Wednesday, February 6, 2013

The Beauty of Chaos

I am looking at my desk. It’s scary. I have been told that I have an orderly and tidy mind, but if my desk is an outward manifestation of this, I cannot believe that this is true. It reminds me a little of the world. People who believe in creation will often point to the world, holding up its wondrous order and efficiency as evidence that a mind is at its basis. The world is indeed a wondrous place. However, as you look more closely into it, ordered and efficient it most certainly is not. Chaotic and wasteful, are the words that come more readily to mind.

“Nature” often achieves her goals by “throwing everything at a problem”, so to speak. Consider ants. Far from representing a well-oiled, well-ordered machine, colonies are more often a disorganized rabble. Sheer numbers means that they eventually get there, i.e. achieve their purpose. There would be much more orderly and efficient ways of achieving their goals were this “planned”. I suggest that the last thing we should do is “Go to the ant… and consider her ways” (Proverbs), at least if we are in search of models of efficiency and cooperation. If we are in search of how order arises out of disorder and chaos, then ants are our girls.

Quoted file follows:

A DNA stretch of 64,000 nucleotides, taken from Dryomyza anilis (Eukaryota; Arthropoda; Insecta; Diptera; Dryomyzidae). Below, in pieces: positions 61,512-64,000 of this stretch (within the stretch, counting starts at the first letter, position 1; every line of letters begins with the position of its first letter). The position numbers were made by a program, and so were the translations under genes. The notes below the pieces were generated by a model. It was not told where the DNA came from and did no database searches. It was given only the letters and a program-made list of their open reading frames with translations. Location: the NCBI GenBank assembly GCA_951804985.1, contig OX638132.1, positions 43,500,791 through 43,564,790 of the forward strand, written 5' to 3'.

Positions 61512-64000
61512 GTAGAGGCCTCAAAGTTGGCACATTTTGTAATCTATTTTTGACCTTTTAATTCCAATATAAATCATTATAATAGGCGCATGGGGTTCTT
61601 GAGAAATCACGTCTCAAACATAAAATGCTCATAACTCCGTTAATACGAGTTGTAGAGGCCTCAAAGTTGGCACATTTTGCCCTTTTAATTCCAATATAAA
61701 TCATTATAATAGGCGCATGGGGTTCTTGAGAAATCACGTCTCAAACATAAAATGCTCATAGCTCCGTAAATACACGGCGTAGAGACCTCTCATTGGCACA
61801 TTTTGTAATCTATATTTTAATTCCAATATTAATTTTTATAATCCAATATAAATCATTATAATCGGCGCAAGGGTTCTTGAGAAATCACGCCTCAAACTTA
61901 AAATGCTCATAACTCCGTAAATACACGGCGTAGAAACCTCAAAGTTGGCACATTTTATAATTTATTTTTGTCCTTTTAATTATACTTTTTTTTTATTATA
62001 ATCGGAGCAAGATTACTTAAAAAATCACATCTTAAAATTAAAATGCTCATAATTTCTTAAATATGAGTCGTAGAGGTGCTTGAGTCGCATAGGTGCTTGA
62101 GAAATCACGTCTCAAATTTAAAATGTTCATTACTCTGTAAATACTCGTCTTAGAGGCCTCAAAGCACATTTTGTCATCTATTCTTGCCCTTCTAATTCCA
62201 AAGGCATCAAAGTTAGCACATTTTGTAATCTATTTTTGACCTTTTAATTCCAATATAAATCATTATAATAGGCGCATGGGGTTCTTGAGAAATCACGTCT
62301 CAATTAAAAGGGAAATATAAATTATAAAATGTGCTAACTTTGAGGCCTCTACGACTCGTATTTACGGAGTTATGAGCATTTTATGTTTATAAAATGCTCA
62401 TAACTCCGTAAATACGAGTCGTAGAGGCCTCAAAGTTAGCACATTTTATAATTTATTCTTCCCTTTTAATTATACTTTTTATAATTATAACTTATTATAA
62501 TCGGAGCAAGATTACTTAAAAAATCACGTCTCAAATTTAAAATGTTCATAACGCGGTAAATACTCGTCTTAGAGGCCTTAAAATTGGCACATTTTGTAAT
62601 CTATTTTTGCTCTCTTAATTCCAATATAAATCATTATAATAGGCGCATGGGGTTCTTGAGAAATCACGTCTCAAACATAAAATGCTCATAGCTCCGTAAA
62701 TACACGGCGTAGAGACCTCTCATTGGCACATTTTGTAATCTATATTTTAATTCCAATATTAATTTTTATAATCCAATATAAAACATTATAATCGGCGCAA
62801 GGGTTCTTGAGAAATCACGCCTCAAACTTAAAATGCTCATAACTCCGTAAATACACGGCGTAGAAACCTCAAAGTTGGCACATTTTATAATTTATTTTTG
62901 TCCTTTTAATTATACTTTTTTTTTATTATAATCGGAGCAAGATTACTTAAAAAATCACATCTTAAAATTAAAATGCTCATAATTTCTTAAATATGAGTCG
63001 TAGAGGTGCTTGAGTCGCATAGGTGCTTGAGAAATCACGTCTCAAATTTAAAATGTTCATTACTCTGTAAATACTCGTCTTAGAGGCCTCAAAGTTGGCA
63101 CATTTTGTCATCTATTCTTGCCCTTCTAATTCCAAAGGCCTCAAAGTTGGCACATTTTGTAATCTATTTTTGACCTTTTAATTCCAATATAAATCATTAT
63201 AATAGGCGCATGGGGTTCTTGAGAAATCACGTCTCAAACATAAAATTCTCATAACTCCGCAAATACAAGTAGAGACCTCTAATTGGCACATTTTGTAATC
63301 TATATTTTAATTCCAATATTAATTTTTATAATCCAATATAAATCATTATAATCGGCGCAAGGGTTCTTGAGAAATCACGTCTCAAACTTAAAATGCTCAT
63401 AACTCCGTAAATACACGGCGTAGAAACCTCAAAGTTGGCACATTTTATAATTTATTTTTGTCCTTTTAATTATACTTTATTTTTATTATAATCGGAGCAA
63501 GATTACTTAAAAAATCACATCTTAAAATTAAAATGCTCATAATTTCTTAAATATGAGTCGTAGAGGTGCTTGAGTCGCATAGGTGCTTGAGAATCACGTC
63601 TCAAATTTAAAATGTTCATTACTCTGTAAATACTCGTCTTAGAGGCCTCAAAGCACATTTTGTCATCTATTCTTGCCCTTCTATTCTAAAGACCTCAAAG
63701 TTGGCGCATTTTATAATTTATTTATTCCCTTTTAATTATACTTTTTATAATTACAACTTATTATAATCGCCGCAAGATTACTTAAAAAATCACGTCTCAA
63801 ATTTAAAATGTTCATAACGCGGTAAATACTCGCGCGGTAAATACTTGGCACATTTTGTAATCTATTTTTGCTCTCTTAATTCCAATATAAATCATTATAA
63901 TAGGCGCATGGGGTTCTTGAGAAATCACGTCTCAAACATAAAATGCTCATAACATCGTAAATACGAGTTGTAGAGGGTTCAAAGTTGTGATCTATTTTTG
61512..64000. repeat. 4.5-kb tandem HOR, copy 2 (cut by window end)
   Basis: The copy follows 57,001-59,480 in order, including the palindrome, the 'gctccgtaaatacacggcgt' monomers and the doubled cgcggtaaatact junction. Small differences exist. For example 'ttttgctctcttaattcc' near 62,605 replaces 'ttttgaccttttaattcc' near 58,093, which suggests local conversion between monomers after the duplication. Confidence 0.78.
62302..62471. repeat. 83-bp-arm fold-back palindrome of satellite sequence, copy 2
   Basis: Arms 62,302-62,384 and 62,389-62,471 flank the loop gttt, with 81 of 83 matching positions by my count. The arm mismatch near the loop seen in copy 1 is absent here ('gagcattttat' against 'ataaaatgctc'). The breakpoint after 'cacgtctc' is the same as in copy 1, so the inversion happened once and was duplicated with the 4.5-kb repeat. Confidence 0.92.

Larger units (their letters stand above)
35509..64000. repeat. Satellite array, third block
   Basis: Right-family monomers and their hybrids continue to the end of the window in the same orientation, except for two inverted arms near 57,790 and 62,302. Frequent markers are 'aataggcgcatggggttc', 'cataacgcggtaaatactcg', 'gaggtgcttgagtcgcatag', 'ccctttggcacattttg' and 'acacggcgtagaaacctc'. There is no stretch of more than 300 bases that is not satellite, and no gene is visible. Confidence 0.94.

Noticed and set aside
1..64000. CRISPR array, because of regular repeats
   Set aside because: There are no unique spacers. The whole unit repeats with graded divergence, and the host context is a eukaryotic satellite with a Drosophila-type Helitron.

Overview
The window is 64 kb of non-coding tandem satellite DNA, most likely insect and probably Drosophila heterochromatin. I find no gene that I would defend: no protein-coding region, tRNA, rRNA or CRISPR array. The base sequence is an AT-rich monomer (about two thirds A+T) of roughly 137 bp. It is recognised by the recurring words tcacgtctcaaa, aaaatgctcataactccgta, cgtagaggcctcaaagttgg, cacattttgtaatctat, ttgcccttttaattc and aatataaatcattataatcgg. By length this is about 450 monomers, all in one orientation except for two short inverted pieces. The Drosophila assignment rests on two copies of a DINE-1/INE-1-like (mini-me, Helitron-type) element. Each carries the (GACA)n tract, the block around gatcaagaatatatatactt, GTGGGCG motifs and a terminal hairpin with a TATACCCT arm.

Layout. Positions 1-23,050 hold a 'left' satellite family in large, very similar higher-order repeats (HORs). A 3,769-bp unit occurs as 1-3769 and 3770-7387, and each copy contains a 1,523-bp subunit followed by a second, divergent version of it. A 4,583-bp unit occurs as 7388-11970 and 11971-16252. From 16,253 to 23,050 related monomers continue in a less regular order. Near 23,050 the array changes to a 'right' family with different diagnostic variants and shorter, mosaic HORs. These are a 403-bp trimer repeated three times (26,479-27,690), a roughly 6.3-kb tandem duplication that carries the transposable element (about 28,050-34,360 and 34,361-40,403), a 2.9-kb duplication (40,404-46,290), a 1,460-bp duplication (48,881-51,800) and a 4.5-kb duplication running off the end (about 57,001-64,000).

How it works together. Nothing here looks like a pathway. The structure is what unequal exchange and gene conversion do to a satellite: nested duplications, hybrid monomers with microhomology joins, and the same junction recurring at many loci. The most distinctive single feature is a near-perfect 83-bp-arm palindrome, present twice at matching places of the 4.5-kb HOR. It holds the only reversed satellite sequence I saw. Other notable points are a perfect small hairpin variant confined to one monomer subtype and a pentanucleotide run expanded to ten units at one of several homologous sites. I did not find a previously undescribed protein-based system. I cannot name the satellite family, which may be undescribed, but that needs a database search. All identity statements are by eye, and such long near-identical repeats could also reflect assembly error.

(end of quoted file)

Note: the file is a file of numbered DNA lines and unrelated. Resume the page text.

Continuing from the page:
You do not have to look far into the natural world to recognize that there is no plan, just as there is no plan for how my desk operates. If there is a mind behind the natural world, it is a decidedly disorderly and wasteful one. But the beauty and wonder of the world lies precisely in this: that order and structure arise out of chaos and randomness. Once you have glimpsed this process, you will stand in awe of it and never look back. To see this as in any way “planned” is not only, in the end, rather silly, but also robs the natural world of its true beauty. To see the world as planned is not to see it as it is, but to see it as our minds would like it to be – at least as very tidy people would like it to be. Religion is the obsessive compulsive part of our nature that likes everything to be in its place. Really the world is just a wonderful, exciting and ever-surprising mess.

And no, you probably will never find that other sock.

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